Saturday 28th August 2010 was a sunny bank holiday weekend and my husband and my 16 year old son had gone on a climbing trip to Highcliff Nab in Guisborough, a popular visitor spot. However within half an hour of arriving, my son had fallen 70 feet from the top of the cliff. Doctors described his injuries as ‘the worst they had ever seen’ and considered the complexity and severity of his injuries to be ‘un-survivable’. We were told to expect the worst; if Callum did survive the injuries to his brain were so significant he would have ‘no quality of life’. Either way, his life – and ours – would never be the same again.
Well miraculously Callum did survive and has gone on to make an astonishing recovery. He survived because of his incredible inner strength and determination and the amazing talents of the 10 different consultants who managed his care during the time he spent in the Paediatric Intensive Care Unit.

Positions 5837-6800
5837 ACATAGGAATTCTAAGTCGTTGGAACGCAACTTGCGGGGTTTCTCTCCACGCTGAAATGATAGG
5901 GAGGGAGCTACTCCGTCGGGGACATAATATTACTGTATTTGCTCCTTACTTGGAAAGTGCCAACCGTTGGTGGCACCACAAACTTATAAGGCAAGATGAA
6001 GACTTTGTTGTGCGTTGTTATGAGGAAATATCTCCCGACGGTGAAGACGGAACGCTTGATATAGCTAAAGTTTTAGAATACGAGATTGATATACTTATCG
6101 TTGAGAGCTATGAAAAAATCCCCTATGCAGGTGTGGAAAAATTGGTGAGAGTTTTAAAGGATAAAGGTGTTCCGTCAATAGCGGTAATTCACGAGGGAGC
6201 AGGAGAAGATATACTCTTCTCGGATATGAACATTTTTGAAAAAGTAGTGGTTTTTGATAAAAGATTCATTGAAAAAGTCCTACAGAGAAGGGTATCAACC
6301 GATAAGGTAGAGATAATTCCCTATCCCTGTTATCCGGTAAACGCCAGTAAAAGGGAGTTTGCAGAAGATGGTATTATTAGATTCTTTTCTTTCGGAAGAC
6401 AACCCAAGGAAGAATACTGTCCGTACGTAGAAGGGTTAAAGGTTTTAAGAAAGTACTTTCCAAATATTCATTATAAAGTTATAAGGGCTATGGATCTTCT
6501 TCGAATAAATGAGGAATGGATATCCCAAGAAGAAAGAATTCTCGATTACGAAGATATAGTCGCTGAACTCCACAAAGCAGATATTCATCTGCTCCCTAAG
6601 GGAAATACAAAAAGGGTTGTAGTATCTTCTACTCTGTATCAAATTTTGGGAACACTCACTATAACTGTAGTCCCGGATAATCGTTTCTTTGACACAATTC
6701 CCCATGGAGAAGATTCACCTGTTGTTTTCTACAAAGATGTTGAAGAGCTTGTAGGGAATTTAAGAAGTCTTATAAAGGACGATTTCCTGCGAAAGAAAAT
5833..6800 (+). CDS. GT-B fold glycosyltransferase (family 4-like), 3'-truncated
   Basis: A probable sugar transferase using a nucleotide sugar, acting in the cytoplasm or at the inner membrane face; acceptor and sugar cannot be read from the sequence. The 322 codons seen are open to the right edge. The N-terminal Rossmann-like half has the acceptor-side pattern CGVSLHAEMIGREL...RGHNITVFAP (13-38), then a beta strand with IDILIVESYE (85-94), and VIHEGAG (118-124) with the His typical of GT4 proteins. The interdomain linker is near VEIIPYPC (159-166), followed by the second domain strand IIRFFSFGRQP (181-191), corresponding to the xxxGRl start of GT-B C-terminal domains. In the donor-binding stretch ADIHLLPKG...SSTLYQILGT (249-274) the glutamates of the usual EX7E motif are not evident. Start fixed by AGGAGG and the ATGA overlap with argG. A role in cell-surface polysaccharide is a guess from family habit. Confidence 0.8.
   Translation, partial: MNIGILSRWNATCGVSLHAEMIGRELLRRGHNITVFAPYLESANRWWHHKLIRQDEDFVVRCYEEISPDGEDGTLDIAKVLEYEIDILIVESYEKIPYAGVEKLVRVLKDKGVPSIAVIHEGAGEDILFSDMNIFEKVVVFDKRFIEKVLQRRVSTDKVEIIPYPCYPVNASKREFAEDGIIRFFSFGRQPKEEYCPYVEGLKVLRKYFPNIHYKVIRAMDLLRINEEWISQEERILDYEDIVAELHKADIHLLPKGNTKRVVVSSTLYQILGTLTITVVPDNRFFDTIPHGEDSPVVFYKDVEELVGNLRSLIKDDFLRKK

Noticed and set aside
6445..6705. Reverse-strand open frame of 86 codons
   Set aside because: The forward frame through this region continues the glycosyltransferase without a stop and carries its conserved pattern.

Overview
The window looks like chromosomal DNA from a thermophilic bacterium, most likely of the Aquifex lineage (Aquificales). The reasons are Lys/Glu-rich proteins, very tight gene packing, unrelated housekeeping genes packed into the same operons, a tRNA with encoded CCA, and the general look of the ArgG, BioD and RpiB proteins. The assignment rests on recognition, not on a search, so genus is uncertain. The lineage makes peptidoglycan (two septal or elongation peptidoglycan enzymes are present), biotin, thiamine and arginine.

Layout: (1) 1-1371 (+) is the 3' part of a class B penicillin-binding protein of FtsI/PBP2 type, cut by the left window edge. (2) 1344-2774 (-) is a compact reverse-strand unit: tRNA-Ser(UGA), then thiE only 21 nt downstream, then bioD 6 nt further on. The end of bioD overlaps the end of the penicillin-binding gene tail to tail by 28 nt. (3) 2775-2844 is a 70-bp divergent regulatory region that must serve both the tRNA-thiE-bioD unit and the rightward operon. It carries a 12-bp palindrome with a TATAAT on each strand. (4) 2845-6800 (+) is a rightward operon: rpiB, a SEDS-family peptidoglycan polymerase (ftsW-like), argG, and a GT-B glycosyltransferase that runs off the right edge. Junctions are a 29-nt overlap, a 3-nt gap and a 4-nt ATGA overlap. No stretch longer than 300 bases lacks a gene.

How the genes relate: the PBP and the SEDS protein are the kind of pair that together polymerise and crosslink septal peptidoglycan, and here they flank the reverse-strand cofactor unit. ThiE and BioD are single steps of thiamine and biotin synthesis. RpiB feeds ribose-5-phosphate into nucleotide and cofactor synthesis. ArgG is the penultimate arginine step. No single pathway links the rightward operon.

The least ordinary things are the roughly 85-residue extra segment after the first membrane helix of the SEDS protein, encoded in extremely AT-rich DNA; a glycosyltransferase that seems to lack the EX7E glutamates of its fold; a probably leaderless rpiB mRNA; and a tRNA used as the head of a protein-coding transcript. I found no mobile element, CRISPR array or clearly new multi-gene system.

Neuro-rehabilitation is the next stage. Across the UK the NHS priority for in-patient rehabilitation, whether for children or adults, is: “to improve basic self-care skills; including bathing, dressing and feeding.” Once this is achieved and the child or young person is considered ‘medically stable’, they are discharged and occasionally provided with limited access to some very disjointed community services.
However, research shows that with the right help and support, people can make significant neurological improvements in their ongoing recovery, and this can continue for many years post-injury.
Sadly what many families don’t know at this point is that across the whole of the UK:
- There is very little help and support to assist their ongoing recovery
- Acquired brain injury isn’t widely understood across the general population